William Hill Profits Fall From Empty Stadiums

Without fans to cheer them on, soccer and other sports impact odds setting. As a result, bookmakers such as William Hill see a decline in profits from more unpredictable results. The sportsbook operator also faces imminent acquisition by Caesars Entertainment.

Home field advantage may be worth something after all. Seems the empty stadiums where games are played have led to a decline in profits by producing unpredictable results, according to bookmaker William Hill.

Playing games without crowds and their psychological impact on fans has taken a toll when it comes to setting appropriate odds. Take the Premier League. Last season’s champions, Liverpool, were whipped 7-2 by Aston Villa.

“We continue to see volatile gross win margins, and we would expect this situation to continue,” William Hill said.

The bookmaker, in the midst of a £2.9 billion (US$3.8 billion) purchase by Caesars, said betting income was returning to pre-Covid levels, but third-quarter revenues fell 9 percent lower than the same period last year. The first six months of 2020 saw a 32 percent decline in handle, the result of sports cancellation and closure of betting shops, according to The Guardian.

William Hill began the year with 1,533 shops as the company moved more to online action, but reduced that to 1,414 during the third quarter.

A new four-week lockdown of 100 shops would wipe £2 million off operating profits, the bookmaker said.

In related acquisition news, William Hill has published the terms of the buyout, which will take effect after shareholder approval on November 19.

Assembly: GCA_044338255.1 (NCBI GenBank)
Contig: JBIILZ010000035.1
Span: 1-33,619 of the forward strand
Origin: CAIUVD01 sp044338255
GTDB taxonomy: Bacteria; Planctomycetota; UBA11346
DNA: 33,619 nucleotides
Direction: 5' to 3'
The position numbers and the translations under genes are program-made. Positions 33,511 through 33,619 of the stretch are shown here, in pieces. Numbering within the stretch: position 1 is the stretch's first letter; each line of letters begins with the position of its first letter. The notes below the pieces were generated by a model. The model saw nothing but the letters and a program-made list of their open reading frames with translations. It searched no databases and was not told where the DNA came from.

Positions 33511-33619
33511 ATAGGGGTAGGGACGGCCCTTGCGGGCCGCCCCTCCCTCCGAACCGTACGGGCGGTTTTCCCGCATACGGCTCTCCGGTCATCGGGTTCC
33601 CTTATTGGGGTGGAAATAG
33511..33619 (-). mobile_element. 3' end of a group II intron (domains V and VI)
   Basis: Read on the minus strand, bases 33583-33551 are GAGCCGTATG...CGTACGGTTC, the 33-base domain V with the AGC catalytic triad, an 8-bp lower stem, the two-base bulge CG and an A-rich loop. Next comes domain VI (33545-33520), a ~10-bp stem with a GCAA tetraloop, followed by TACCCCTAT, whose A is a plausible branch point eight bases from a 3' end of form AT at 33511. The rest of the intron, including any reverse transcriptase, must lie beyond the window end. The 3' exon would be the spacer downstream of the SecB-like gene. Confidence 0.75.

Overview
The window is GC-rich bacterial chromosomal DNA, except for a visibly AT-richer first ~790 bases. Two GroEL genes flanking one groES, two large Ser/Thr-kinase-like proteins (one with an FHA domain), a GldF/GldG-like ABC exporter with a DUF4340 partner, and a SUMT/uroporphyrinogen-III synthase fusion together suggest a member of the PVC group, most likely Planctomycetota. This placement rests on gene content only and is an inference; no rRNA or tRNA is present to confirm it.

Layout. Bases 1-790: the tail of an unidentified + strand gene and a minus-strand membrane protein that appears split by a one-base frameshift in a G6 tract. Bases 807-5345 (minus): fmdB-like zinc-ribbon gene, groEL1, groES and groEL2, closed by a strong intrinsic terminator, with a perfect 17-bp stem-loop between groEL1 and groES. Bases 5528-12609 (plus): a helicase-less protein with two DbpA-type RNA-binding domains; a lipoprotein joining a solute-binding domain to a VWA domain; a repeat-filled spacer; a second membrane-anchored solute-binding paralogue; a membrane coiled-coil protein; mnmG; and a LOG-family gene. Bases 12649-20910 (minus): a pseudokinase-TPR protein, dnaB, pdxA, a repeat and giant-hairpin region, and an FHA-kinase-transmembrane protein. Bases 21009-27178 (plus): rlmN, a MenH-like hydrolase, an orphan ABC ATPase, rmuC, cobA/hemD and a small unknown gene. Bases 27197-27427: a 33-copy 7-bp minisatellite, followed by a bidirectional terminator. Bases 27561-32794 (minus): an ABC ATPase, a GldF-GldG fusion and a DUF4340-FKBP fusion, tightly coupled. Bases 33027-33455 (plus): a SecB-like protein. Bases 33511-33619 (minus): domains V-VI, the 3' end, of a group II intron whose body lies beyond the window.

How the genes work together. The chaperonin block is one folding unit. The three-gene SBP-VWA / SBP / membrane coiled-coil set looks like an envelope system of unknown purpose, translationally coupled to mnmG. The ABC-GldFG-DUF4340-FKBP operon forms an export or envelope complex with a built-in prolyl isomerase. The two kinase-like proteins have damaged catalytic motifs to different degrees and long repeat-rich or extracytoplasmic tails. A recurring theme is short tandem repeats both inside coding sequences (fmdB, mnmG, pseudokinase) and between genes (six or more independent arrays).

• Directors voted unanimously to support the sale; they hold 0.2 percent of the shares.
  • Caesars offer speaks to the progress William Hill has made during the last 18 months and the significant investment needed to take full advantage of U.S. opportunities.
  • All William Hill non-executive directors will resign upon completion of the acquisition.
  • Golden Entertainment will be entitled to an undetermined compensation from the acquisition as part of the change of control as William Hill serves as the race and sportsbook operator for Golden’s casinos in Nevada. The payment will be capped at $75 million.
  • Caesars does not expect to change the number of William Hill employees retained. But that could change given further Covid-19 impacts.
  • Apollo Global, which has also indicated interest in buying William Hill, must decide whether it will make a cash offer by November 12 or give consent to Caesars offer.

Caesars shareholders will vote on the acquisition on November 17. It will require at least 75 percent approval.